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Jeb Bush and Charlie Crist signal that the GOP pup tent is doomed

UPDATE: Crist will speak at the Dem Convention.

The Beltway tongue-waggers are pooh-poohing  Republican former Florida governor Charlie Crist‘s endorsement of Barack Obama, but the accompanying message is clear — the grasp that the fringe has on the party is dooming the GOP. Crist:

[A]n element of their party has pitched so far to the extreme right on issues important to women, immigrants, seniors and students that they’ve proven incapable of governing for the people. Look no further than the inclusion of the Akin amendment in the Republican Party platform, which bans abortion, even for rape victims. The truth is that the party has failed to demonstrate the kind of leadership or seriousness voters deserve.

But now one of the party’s conservative shining lights (I’m sure the party leaders would much prefer Jeb Bush was at the top of the ticket), who’s usually diplomatic to a fault, is also sounding the alarm that the GOP’s tiny, tiny demographically populated pup tent is disastrous.

“This is going to be a close election, but long-term, conservative principles, if they’re to be successful and implemented, there has to be a concerted effort to reach out to a much broader audience than we do today,” Bush said on NBC’s “Meet the Press.”

On Sunday, the former Florida governor did not refer to the GOP’s need to appeal to any specific group, but said the party could find it seriously damaging if Republicans do not expand their base.

“I’m concerned about it over the long haul for sure,” Bush told “Meet The Press” host David Gregory. “Our demographics are changing and we have to change not necessarily our core beliefs, but how we — the tone of our message and the message and the intensity of it, for sure.”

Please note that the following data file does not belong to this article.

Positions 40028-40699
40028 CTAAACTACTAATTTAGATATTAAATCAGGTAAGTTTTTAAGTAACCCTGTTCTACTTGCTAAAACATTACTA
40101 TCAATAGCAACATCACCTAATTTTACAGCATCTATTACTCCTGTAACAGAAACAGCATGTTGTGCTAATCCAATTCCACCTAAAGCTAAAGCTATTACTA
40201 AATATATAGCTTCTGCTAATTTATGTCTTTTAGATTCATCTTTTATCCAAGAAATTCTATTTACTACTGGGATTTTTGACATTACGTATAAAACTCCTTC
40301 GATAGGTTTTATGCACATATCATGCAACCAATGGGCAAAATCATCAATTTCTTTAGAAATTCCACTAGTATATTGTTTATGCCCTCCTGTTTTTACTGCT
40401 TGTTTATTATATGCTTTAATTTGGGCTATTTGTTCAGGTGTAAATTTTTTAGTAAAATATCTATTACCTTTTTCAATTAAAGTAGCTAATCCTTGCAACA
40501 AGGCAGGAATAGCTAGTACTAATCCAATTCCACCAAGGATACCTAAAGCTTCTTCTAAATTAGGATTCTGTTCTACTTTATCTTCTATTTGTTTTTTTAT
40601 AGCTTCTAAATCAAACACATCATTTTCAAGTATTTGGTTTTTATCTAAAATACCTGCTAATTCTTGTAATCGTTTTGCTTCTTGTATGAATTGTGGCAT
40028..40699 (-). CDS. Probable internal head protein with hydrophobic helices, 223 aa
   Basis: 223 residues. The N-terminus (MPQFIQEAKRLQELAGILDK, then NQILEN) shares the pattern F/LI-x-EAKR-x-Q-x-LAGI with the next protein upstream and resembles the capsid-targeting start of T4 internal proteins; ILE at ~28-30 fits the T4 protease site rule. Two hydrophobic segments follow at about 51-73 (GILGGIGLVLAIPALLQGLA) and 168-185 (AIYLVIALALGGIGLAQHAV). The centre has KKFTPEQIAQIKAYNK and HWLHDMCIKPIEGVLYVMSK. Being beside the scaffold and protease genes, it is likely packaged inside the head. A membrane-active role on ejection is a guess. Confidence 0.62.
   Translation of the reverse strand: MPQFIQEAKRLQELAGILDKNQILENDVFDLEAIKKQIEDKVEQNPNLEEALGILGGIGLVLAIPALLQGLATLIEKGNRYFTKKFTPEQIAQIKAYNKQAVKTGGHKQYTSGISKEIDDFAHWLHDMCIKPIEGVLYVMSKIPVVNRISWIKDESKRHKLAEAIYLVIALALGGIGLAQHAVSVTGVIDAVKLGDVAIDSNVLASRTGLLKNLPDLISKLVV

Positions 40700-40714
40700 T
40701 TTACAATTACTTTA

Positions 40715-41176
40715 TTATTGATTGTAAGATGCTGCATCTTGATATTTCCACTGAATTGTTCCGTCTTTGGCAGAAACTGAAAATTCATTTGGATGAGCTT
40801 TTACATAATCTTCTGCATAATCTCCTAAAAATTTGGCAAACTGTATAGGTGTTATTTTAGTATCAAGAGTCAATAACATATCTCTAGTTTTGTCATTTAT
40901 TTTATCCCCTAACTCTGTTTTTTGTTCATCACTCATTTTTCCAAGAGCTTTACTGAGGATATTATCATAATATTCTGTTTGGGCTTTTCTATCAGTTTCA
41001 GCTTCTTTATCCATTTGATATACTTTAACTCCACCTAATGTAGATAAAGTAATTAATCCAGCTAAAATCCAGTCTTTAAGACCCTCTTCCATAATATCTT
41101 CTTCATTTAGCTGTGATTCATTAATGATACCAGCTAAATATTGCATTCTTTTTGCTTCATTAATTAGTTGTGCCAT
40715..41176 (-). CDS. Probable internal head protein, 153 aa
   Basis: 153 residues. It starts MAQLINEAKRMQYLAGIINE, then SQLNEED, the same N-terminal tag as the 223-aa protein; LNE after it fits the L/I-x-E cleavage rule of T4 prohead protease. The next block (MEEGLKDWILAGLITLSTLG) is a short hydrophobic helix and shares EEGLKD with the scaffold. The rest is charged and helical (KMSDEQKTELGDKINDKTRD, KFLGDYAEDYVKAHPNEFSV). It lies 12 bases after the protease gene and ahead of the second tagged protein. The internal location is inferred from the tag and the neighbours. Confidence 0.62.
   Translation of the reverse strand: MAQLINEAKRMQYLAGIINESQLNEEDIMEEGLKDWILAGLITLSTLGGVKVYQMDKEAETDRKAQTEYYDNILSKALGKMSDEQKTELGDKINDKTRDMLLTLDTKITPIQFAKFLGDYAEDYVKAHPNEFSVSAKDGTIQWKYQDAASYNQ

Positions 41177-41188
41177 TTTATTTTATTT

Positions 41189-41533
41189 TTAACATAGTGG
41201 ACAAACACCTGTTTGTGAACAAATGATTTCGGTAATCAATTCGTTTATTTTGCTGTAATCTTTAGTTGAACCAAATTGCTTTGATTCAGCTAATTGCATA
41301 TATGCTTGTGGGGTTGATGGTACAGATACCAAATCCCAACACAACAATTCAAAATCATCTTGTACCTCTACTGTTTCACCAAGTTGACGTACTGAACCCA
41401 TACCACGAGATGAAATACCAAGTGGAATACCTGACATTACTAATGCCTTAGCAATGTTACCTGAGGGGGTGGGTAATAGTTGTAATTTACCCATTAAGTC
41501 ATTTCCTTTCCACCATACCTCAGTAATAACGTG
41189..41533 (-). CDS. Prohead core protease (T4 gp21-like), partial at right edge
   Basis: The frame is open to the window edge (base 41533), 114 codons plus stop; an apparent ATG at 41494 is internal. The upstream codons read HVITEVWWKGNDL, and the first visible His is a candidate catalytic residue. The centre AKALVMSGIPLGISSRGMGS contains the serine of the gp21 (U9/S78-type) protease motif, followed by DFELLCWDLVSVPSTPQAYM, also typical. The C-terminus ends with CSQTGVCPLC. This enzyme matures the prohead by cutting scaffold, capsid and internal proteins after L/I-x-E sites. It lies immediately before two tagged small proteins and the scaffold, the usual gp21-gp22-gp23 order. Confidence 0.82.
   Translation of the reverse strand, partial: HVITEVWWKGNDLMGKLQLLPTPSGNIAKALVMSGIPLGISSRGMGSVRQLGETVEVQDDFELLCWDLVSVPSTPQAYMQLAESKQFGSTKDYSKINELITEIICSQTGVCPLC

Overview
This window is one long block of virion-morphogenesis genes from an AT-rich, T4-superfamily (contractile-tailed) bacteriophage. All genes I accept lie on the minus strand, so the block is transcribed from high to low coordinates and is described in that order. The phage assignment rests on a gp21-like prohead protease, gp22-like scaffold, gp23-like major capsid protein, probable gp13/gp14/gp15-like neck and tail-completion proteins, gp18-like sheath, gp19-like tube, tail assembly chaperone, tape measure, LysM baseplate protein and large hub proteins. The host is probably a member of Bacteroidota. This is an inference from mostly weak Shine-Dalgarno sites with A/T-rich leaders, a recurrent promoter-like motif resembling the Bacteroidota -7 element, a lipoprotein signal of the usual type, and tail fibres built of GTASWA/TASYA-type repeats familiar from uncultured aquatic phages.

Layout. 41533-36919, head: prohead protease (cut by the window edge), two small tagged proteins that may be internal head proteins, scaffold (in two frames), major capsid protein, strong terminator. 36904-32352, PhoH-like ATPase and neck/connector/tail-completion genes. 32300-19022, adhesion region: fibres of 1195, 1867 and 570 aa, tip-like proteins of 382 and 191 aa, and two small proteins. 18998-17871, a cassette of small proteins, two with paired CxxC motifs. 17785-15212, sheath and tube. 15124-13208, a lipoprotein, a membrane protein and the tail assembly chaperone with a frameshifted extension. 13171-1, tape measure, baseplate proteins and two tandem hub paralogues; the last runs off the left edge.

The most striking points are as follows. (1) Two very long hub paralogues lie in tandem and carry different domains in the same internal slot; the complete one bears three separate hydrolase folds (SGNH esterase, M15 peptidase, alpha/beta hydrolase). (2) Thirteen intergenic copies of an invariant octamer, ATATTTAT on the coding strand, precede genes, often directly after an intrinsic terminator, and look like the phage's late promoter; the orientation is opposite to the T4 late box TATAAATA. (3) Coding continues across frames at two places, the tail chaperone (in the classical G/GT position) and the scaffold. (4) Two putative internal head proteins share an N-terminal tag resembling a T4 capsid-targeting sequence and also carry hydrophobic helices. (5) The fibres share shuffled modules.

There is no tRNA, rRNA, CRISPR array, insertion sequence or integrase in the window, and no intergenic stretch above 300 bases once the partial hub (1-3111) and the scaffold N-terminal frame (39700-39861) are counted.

There have been so many racial dog whistles tossed out by GOP luminaries that Chris Matthews this morning asked Republican National Committee Chair Reince Priebus about it, and mused whether the party believes it can’t win without playing the race card.

Matthews charged Republicans with injecting race into the campaign against President Barack Obama, criticizing Mitt Romney’s birth certificate joke from Friday and his welfare ads that many have debunked as misleading.

“It is an embarrassment to your party to play that card,” Matthews said of Romney’s joke, drawing an awkward, dismissive laugh from Priebus. “This stuff about getting rid of the work requirement for welfare is dishonest — everyone’s pointed out it’s dishonest.

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“And you are playing that little ethnic card there. You can play your games and giggle about it, but the fact is that your side is playing that card.

And the non-stop war on women by the GOP at this point is simply off the chain — from the complete female anatomy #FAIL by Rep. Todd Akin to the grotesque comment by Mittens ticket mate Paul Ryan that rape is merely another “method of conception” — it’s hard to believe it’s 2012.

And Latino voters? Well, the Romney/Ryan ticket and philosophy of the GOP signal that’s a demo they’ve given up on to shore up its wavering base of know-nothings and bigots. And it shows:

Soon-to-be official GOP nominee Mitt Romney faces a significant uphill climb with Latino voters, according to a weekly tracking poll released Monday, showing just how much he still has to prove this week at the Republican National Convention.

The tracking poll — the first of its kind from Latino Decisions and ImpreMedia this election cycle — found President Barack Obama at a 39-point lead over Romney, with 65 percent of Latino voters saying they would reelect the president over 26 percent who prefer Romney.

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Pam Spaulding

Pam Spaulding